A few weeks ago I was asked to speak to a group of school leaders. From the outset I was concerned that the brief from the client meant that I’d be doing a lot of talking. I flagged this with the client, indicating that rather than a workshop – given the amount of new content they wanted the delegates to be introduced to – it would be more akin to three 90 minute keynotes.
“No problem” came the reply.
As they say, the customer is always right. So I prepared at such.
At the lunch break after two of the keynote style sessions (with perhaps 5-10mins group work in total throughout the morning, a principal approached me, “Now, before I say anything, are you planning to do any group work this afternoon?” she asked.
My heart sank. My greatest fears had been realised. Even though I could tell that the group was really engaged in the morning, this principal was about to pull me up on the fact it had been all “chalk & talk” and she wasn’t happy with that. And if she wasn’t happy, perhaps I had misread the room entirely?
“Erm… I hadn’t planned to, but I could, I mean err… well, I was asked by the organiser to cover off on all this, and err… oh I don’t know… maybe I could, yeah… no… ahh, yep, we could definitely do some group work if you like…” I replied, navigating the conversation rather expertly I think you’ll agree.
“Oh, good grief no!” she said, “At last we’ve got someone treating us like professionals. If you make us get into groups and give us post-it notes I’m outta here.”
Now to be clear, this is the very first time I’ve ever heard anyone say they’d prefer to listen all day rather than work in groups to share their experiences and so forth. And even though the feedback from the principals and school leaders after the three keynotes was very positive, it’s fair to say I took this principal’s opinion as an anomaly and didn’t think too much more about it.
Until this weekend, when I read an article in the Sydney Morning Herald entitled Why Are Corporate Training Course Usually Awful?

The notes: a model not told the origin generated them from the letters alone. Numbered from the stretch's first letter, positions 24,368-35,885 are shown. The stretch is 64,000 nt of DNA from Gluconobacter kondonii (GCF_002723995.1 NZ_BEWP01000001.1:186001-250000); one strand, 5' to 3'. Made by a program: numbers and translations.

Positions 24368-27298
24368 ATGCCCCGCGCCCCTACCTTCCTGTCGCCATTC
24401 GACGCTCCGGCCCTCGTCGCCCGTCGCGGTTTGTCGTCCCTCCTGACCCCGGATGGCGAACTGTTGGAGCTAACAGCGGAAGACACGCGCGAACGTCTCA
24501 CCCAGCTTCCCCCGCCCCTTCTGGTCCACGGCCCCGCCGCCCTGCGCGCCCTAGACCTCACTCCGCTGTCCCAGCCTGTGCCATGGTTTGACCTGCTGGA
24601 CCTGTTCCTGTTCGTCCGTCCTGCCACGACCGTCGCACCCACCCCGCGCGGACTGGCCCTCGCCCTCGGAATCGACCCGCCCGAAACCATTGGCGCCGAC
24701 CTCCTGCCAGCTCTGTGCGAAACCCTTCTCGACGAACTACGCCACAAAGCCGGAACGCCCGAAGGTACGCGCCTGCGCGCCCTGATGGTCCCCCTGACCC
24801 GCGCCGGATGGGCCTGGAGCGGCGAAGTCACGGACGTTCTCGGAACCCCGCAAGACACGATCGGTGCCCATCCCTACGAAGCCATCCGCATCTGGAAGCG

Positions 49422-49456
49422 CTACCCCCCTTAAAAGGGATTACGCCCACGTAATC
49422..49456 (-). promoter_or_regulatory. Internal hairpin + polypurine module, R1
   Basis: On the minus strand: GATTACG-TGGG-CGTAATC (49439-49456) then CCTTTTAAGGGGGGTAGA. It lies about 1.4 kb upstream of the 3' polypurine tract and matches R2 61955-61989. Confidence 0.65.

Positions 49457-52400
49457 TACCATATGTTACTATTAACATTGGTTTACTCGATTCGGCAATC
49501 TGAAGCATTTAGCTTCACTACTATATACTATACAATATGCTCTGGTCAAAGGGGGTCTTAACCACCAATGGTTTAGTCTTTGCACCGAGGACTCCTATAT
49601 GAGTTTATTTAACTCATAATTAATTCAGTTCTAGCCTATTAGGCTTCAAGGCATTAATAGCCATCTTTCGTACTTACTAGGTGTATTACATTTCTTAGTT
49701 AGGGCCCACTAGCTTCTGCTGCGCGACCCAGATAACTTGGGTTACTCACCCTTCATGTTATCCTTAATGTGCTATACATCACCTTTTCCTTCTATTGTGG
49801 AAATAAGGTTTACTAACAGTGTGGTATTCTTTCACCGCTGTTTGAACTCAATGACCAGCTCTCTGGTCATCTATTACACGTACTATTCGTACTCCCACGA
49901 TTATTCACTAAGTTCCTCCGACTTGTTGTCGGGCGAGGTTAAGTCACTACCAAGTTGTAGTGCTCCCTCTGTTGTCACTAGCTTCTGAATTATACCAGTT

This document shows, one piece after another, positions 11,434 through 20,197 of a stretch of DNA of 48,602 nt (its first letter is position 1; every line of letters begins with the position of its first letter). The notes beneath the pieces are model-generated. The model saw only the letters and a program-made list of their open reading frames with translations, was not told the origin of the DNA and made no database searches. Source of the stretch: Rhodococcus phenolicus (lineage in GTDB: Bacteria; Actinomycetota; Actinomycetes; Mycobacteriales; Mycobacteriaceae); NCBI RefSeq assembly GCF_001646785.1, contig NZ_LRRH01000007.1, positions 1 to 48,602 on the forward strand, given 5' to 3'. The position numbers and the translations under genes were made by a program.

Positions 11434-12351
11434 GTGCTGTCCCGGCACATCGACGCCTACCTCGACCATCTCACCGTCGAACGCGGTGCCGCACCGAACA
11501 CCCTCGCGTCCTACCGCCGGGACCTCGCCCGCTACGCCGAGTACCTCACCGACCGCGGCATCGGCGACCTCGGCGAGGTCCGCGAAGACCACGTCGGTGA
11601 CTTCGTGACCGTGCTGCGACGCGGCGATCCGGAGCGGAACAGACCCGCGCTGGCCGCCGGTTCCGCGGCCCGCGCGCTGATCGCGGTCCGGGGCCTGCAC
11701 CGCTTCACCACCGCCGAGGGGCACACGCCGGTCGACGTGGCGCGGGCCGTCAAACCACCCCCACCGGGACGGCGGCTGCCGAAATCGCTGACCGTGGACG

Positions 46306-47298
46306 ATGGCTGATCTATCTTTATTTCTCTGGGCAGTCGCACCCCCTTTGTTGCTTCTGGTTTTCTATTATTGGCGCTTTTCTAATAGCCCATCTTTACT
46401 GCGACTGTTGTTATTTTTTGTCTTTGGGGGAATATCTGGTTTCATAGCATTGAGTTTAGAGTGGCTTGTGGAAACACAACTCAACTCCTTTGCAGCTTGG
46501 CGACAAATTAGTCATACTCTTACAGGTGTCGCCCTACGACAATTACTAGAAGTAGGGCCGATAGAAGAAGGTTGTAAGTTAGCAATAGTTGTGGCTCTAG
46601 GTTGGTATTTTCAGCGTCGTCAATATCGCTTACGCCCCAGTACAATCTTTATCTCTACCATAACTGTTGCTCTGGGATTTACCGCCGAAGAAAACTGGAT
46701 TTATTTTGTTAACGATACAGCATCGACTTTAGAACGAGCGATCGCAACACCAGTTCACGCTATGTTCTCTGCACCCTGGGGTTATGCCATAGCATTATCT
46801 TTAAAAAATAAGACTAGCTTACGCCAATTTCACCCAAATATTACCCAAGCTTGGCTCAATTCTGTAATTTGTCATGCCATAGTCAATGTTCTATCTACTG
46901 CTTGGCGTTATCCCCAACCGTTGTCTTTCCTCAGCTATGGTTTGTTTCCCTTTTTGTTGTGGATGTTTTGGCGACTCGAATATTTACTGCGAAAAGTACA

The article by Jim Bright asked the reader to consider:
Why are trainers obsessed with “group work”? I have invested my fee or time to hear the expert share their insights.
After each group has reported back, generally at excruciating length, the point of the exercise is revealed. Generally, the point was about as predictable as a sunrise, but considerably less illuminating. And so the pattern is set for a day of plasticine snake making and writing pretentious things on butcher’s paper.
I do not want to have to listen to the pontifications of Jones from accounts, whose expertise in the matter under discussion has hitherto mysteriously been concealed so well under their bushell it was reasonable to conclude that they have not got a clue what they are talking about.
This adult likes to be respected by a trainer who recognises that he would like to hear what they have to say more than he wants to hear how others react to what they say.
For me, this is particularly interesting, although I recognise that whether or not delegates want to participate in group will largely depend on two factors; the group themselves and the purpose of the session. For me I think I’ll still be gravitating towards group work and having the participants share their insights as that actually helps me to mould the workshops as they play out. Given I use a coaching approach in my sessions I appreciate the art of good questioning to elicit more relevant responses than perhaps Jones from accounts comes up with.
What do you think? To group or not to group? That is the question…
Interesting post Dan. I have been left thinking by something that Maha Bali wrote recently, that you support agency, not give it (https://blog.mahabali.me/whyopen/on-agency-holding-multiple-views-at-once/). I believe in group work (or worse, self-determined learning), but have sadly met enough people who believe that the priority is ‘chalk-and-talk’. I recently wrote about a similar idea, wondering if it came down to a discussion of awesome or awful? (https://readwriterespond.com/2017/09/development-awesome-or-awful/) I think that what is overlooked in such situations is the preparation done beforehand, even for group work.
Is knowledge and understanding simply absorbed, or socially constructed? From a constructivist perspective, learners need to interact with ideas and people to construct understandings. Well developed collaborative activities allows opportunities to gain perspective, to build and apply new ideas, and to go deeper in a given context. Rather than simply sharing opinion, group work can be structured to tackle challenges and help people interact with and apply the session ideas. I do think how results of group work activities are shared needs to be mitigated to keep the session on track, but there are strategies to ensure all voices are heard. Yes you are the expert, bringing content, but the learners in the room bring the contexts. As an expert, you are designing learning experiences to bring the two together. Bringing people together into the same room needs to add value. Otherwise, why not just record the session and watch at one’s own pace?
I like what you say about a constructivist approach to learning. It aligns with my almost complete Phd. Just wondering if you have an article that you have written related to this that I could quote you from?